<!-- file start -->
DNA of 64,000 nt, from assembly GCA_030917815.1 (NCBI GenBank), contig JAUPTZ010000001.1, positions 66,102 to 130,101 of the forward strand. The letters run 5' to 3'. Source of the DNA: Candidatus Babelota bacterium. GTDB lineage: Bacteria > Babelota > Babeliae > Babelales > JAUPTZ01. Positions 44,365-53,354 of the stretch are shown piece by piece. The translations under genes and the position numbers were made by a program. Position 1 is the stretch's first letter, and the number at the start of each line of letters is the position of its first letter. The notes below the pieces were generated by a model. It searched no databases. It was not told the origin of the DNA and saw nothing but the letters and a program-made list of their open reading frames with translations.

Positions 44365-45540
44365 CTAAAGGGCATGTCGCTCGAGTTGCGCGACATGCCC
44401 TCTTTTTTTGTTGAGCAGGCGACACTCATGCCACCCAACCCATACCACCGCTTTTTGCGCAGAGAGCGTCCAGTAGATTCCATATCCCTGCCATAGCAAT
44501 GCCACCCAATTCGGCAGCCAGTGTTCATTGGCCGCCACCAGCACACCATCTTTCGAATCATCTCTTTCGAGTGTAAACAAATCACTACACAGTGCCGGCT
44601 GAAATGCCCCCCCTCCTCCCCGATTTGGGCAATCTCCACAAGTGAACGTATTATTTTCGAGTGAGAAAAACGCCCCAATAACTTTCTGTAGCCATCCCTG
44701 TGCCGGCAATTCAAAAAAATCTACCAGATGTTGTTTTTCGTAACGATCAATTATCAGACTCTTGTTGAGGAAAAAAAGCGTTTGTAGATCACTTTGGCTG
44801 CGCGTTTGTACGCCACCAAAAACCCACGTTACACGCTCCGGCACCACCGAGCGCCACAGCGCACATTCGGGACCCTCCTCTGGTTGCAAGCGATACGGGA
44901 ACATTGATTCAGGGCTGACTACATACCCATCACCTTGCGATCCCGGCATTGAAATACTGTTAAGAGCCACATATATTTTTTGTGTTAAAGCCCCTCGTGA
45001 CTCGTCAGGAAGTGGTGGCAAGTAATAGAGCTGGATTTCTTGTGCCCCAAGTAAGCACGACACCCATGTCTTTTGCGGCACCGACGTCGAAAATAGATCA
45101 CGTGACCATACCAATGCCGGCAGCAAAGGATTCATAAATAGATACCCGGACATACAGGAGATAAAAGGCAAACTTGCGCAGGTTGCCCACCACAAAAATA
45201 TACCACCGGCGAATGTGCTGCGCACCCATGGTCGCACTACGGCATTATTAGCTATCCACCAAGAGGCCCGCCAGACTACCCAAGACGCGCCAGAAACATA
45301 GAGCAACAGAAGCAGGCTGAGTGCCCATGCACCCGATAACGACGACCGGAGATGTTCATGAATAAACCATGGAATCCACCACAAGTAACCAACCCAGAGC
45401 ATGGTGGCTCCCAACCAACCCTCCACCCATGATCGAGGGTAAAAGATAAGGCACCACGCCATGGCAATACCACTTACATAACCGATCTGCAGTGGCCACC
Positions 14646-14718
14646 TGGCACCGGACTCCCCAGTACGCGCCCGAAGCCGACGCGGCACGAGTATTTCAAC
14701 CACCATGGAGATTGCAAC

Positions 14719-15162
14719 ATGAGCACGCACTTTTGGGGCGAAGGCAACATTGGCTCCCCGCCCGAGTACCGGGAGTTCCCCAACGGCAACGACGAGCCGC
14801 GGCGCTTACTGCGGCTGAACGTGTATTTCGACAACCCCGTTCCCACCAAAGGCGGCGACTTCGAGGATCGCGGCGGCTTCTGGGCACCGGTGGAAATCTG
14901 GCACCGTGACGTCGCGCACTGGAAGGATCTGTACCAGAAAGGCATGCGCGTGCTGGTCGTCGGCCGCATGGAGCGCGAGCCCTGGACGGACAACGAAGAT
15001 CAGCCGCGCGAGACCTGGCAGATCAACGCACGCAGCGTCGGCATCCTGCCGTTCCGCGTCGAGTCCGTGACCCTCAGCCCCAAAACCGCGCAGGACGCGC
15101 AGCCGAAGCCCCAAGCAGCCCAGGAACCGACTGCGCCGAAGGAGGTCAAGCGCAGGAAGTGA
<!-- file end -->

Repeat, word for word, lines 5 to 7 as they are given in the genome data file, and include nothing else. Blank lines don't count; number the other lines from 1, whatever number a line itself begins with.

44501 GCCACCCAATTCGGCAGCCAGTGTTCATTGGCCGCCACCAGCACACCATCTTTCGAATCATCTCTTTCGAGTGTAAACAAATCACTACACAGTGCCGGCT
44601 GAAATGCCCCCCCTCCTCCCCGATTTGGGCAATCTCCACAAGTGAACGTATTATTTTCGAGTGAGAAAAACGCCCCAATAACTTTCTGTAGCCATCCCTG
44701 TGCCGGCAATTCAAAAAAATCTACCAGATGTTGTTTTTCGTAACGATCAATTATCAGACTCTTGTTGAGGAAAAAAAGCGTTTGTAGATCACTTTGGCTG